Unaware that the incident is captured on video and that the cop has a history of rogue murders, Queen and Slim unwittingly become a symbol of structural racism, trauma, terror, grief and pain for African Americans across the country. The video goes viral. The couple convince themselves that they should run, even though Queen knows that they are facing a death sentence. Slim is in denial. But they still hope for a miracle while unable to plan an escape. In this thriller, where a pair of young soon-to-be lovers are making a mad dash for freedom, the viewer is entangled emotionally with their inept effort, hoping against odds that they will survive.
Queen & Slim is a difficult movie to review. The film is deeply interesting, focused on legacy, the power of memory and the symbols that propel political and social movements. Queen & Slim frames the plot on the history of a nation infected by a racial inequality so virulent that good people are forced to take the law into their own hands. There is anger without apology, one of the most deeply moving themes in this movie.
The story is powerful, both politically charged and psychologically draining. The content of the film, however, is uneven and incompletely constructed. Slim and Queen’s characters are only loosely sketched, particularly their backstory. How did Queen become so successful in a courtroom often hostile to her clients? Why is her relationship with her mother so dysfunctional? How does Slim fall in love with someone so opposed to him?
Kaluuya’s performance as the reticent and pure-hearted Slim, in deep denial that a crime was committed, is worth watching in itself. And newcomer Jodie Turner-Smith matches his performance. Even though the characters often don’t act rationally, one has to be reminded that they are young, lonely, and want to have the thrill of romance. They suppress the reality that the police, at any moment, could overtake them.
More robust portraits of Queen and Slim–their interior lives– would create scenes more personally compelling as well as more memorable. Furthermore, the music track often disrupts the tension and momentum of the story.
Queen & Slim is a provocative, sometimes uncomfortable and frequently unsettling movie experience that is still very much worth seeing. It presents to the audience what it is like to have your grip on the world shattered while asking what use that grip was anyway.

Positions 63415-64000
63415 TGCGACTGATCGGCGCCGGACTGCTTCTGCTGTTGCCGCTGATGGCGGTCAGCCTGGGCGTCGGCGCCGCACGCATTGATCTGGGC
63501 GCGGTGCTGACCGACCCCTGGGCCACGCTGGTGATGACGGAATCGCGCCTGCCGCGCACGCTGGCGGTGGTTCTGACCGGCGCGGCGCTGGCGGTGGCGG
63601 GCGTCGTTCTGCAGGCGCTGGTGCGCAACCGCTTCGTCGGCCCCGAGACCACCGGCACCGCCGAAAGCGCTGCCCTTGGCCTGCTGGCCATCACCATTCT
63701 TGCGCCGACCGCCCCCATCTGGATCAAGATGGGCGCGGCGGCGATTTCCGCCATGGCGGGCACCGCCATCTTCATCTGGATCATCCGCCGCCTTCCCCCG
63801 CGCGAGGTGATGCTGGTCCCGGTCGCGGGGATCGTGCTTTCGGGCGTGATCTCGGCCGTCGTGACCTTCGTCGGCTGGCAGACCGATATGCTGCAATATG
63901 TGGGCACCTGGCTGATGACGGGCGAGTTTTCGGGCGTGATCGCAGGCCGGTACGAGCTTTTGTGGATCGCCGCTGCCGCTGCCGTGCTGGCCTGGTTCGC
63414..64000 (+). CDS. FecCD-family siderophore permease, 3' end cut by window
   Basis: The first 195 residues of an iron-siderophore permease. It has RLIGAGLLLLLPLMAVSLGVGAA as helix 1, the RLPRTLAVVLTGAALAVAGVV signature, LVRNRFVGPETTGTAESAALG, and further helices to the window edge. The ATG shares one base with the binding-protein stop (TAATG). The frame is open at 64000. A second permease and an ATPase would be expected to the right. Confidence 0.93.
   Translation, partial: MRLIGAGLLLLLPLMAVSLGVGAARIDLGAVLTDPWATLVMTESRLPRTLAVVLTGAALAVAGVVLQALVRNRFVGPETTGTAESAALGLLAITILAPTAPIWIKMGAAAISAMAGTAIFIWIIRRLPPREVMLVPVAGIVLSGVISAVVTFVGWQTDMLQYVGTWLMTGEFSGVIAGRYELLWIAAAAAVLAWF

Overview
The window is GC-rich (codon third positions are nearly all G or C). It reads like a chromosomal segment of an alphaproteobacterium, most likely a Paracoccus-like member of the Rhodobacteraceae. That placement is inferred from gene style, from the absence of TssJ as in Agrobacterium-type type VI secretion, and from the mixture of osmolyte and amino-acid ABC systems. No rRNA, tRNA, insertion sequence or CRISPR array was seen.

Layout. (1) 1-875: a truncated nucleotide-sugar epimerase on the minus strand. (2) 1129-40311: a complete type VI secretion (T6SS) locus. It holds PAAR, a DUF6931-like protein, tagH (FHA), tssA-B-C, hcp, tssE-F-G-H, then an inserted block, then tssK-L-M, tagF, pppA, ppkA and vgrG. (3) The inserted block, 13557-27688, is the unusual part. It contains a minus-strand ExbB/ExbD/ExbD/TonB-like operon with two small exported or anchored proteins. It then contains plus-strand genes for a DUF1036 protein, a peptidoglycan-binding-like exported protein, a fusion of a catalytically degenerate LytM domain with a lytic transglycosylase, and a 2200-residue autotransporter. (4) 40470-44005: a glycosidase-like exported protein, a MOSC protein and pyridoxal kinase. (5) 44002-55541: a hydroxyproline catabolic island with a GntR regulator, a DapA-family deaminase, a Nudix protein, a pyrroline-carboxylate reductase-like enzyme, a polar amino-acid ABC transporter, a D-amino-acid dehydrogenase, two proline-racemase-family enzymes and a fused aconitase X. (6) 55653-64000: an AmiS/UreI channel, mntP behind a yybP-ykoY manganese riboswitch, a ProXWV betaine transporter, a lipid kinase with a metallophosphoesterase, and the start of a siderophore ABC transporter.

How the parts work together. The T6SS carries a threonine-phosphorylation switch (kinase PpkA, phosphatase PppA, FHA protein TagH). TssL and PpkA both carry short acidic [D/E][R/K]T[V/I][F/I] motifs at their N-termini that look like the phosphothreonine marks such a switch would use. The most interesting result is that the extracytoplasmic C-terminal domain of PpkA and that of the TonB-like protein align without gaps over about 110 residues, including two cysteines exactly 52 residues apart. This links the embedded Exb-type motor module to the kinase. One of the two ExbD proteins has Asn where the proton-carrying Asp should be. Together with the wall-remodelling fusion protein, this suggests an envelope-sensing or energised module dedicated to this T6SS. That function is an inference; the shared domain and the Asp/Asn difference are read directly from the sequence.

This Sundance Now series from Sweden begins in May 1945 in celebration of the end of World War II. Calle Svensson, a young working class aspiring chef, plants an impulsive kiss on a pretty young stranger, Nina Löwander. Her family owns a traditional, if old-fashioned, restaurant in Stockholm. Although officially neutral during the war, Sweden had both Nazi supporters and resisters. The first of three seasons in The Restaurant grapples with the war’s aftermath.
While peace is proclaimed all over Europe, a family battle begins to rage among Löwander family members: the matriarch, Helga, the widow of the restaurant founder; her eldest son, Gustaf; his brother Peter; and the daughter Nina. At times a fierce sibling rivalry for control of the restaurant becomes brutal and embittered with betrayal and deceit. Meanwhile, free-spirited Nina, the youngest, seeks independence. Unforeseen consequences happen. Subplots involve Margareta, a waitress struggling to support her three-year-old son, immigrant employees diabolically abused, and in-fighting among the chef’s staff.
No one in the drama experiences anything but momentary happiness, intensifying the action and moving the story forward. Rarely does an episode drag, except with somewhat lengthy music and dancing in the restaurant club that Nina manages. Primarily a richly plotted multigenerational family saga, The Restaurant deals with the world we are born into (including class) and how we react when that world changes. Much of the Lowander’s story focuses on the mother’s treatment of each sibling and how that impacts their decisions.
Sometimes called the Swedish “Downton Abbey, with its class hierarchy, The Restaurant goes beyond that reductionist label. The “Upstairs, Downstairs” restrictive behavior is soon nullified by the family saga within the Lowander family itself. Each main character has to struggle with financial considerations that impact their own families separate from their siblings.
Embracing time-leaps over two decades (1946-1962), The Restaurant, sustains the drama’s momentum from falling into boredom-creep that plagues so many period dramas. Characters evolve along with the radical social changes engulfing the conservative Swedish government. Historical footage of Stockholm and exquisite cinematography evokes the changes The Restaurant series touches on: issues including abortion, sexual identity and the political animus towards unionization.
Hamburg is in ruins five months after Germany surrenders in 1946. opens with scenes of German residents starving and displaced in bombed-out neighborhoods. Now, they must face Brits and Americans bossing them around their native land, requisitioning their most luxurious homes for their own use during the occupation. Some Germans are so resentful they’re still willing to die defiantly in the name of Hitler.